Monthly Archives: July 2012

Isle of Arran: So-called ‘Island Time’

Goatfell, Isle of ArranWhether you are a full-time employee and your free time is limited to one or two days per week, or you are travelling, and the time you can spend in one particular place also runs out quickly, it’s almost impossible to discover the beauty of the whole country or even parts of it (such as Isle of Skye). Fortunately, the country of kilts enchants with places that are perfect for the people in the positions described above.

What kind of place do I have on my mind? The Isle of Arran!

When you step aboard the ferry to Arran you will start to experience a sensation known as ‘Island time’. The moment you set foot on Arran’s ground you will feel comfortable, a thousand miles away from the stress and problems of everyday life.

Scotland’s seventh largest island sits in the Firth of Clyde between Ayrshire and Kintyre, this location means it is also one of the southernmost of the Scottish islands. At 19 miles long by 10 miles wide, Arran can be driven around in less than four hours. There is one more important thing when it comes to the Isle of Arran – it’s located close to Glasgow and Scotland’s Ayrshire coast, which makes Arran a popular and easily accessible tourist destination.

It is said that Isle of Arran is a “Scotland in Miniature”. Arran owes this proud name to its resemblance of the geology of mainland Scotland: sparsely populated and mountainous northern half and a flatter southern half. Therefore, visitors can enjoy the scenery of the country of kilts in one, relatively small island.

Still hesitate to go there? Then let me tell you what attraction you may miss.

Brodick CastleLet’s take Brodick Castle for instance – its history takes us back to Viking times. The staggering setting makes the Brodick Castle even more like a fairytale: 200 meters from the sea, surrounded by hills and decorated with gardens. There are also many interesting things to see inside the castle.  Among these, items of furniture dating from the 17th century, excellent paintings, porcelain, silver and also a collection of sporting pictures and trophies. The Country Park is full of waterfalls, gorges and wildlife. Look out for the red squirrels!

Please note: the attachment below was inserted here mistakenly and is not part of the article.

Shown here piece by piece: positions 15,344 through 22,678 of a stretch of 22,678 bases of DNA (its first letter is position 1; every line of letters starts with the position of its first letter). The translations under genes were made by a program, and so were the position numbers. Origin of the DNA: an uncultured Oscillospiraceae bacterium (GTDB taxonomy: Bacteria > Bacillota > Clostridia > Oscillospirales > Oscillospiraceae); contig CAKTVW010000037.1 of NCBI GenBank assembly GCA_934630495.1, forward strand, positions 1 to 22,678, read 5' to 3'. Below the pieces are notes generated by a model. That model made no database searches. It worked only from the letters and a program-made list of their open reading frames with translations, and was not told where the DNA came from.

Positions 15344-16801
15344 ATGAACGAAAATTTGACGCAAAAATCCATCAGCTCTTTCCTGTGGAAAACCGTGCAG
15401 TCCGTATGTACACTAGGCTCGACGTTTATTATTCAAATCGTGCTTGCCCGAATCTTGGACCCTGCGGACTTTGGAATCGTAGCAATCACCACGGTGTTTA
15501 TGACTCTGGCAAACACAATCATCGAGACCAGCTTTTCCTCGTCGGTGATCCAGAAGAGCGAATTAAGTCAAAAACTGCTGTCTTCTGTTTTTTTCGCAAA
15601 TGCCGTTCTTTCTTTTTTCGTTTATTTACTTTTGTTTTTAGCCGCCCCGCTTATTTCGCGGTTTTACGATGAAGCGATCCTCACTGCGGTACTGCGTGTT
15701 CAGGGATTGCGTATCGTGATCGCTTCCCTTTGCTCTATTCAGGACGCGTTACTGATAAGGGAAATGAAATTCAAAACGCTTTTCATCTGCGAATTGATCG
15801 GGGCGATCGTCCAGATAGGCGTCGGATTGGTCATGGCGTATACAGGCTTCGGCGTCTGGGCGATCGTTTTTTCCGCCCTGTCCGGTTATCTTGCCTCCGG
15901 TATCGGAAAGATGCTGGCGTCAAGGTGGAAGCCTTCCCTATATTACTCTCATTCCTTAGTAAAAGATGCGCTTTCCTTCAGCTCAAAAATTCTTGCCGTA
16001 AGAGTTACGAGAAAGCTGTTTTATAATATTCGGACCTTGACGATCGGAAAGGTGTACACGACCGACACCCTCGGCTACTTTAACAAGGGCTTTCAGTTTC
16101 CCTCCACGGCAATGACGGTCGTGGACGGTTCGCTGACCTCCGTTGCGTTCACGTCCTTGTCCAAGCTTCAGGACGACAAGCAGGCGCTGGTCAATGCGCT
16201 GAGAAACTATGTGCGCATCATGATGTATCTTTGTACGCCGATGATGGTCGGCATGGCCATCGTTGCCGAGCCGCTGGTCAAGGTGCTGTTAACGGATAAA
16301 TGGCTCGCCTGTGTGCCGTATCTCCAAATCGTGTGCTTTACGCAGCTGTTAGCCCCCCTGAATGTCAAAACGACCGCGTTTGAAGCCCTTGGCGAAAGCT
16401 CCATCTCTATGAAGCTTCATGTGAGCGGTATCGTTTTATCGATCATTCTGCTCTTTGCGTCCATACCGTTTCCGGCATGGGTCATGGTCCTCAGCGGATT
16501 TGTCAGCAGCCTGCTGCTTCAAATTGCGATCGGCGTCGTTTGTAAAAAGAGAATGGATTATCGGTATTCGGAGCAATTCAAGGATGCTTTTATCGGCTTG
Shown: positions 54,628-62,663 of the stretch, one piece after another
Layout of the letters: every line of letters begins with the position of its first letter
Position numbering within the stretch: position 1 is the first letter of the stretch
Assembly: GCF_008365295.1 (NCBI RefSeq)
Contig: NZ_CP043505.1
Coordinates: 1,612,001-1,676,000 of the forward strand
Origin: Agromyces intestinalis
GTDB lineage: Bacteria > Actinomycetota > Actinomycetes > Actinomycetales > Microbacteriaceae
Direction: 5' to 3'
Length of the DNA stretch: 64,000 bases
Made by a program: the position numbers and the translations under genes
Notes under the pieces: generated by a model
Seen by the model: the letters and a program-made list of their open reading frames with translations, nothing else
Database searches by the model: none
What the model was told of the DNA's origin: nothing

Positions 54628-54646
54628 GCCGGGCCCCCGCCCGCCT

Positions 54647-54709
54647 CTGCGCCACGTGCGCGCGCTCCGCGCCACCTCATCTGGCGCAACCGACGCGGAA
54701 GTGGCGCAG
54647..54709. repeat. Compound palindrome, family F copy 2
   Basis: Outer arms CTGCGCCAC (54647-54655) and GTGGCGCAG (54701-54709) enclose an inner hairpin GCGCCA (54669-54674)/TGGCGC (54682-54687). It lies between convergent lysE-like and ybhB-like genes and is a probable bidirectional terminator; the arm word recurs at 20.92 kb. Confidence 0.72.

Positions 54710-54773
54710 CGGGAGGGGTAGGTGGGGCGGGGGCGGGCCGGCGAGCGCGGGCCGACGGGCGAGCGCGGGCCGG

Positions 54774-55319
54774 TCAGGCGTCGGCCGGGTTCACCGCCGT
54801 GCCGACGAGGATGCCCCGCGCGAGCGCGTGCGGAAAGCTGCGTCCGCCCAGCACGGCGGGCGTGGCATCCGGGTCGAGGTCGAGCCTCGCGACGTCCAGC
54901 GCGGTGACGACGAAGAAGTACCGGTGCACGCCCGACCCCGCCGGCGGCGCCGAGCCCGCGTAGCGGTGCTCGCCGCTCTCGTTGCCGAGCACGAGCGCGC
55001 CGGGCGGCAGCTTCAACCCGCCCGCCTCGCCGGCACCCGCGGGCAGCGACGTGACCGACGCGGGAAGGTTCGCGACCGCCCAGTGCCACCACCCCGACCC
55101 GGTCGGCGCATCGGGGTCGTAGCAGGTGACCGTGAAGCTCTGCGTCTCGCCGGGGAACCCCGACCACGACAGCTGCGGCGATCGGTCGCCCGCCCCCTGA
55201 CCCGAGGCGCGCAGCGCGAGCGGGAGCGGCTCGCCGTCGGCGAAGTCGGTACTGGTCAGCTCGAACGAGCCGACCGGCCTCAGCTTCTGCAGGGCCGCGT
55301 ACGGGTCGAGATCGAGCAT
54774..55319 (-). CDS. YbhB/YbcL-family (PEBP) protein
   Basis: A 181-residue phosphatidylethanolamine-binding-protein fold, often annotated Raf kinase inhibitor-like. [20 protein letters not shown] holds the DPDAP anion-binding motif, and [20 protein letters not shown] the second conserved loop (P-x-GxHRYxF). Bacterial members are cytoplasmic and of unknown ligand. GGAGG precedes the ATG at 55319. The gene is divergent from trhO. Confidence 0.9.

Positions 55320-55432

Arran’s terrain is perfect for walking, cycling and many other outdoor activities, no matter if it’s for a few days or long holiday. For golf enthusiasts, the Isle of Arran offers The Arran Golf Pass which entitles the owner to play one round on each of Arran’s seven popular courses: Brodick, Corrie, Lamlash, Lochranza, Machrie Bay, Shiskine and Whiting Bay. The perfect opportunity to wear your tartan trousers, or kilt if you like!

View from GoatfellBut if you prefer enjoying Arran in a more ‘dynamic’ way – climb Goat Fell! There are 5 routes to the highest peak of the island (874 m = 2,866 ft). The most popular, 5 km long path (around 3 miles), starts in Cladach and follows through the forested grounds, rhododendron bushes and moorland at the end. When you reach the peak, on a clear day, you may even see Ireland!

As I said before, the interesting geology structure of Arran makes it tempting and encouraging, especially for cyclists. This Scottish island is great for cycling on and off road alike. Crossing the island by bike is extremely exciting and provides breathtaking views. But remember, it is better to take the route from the north-west to south-east. Although, if you prefer extremely steep uphill cycling, you can always travel the other way around ; ).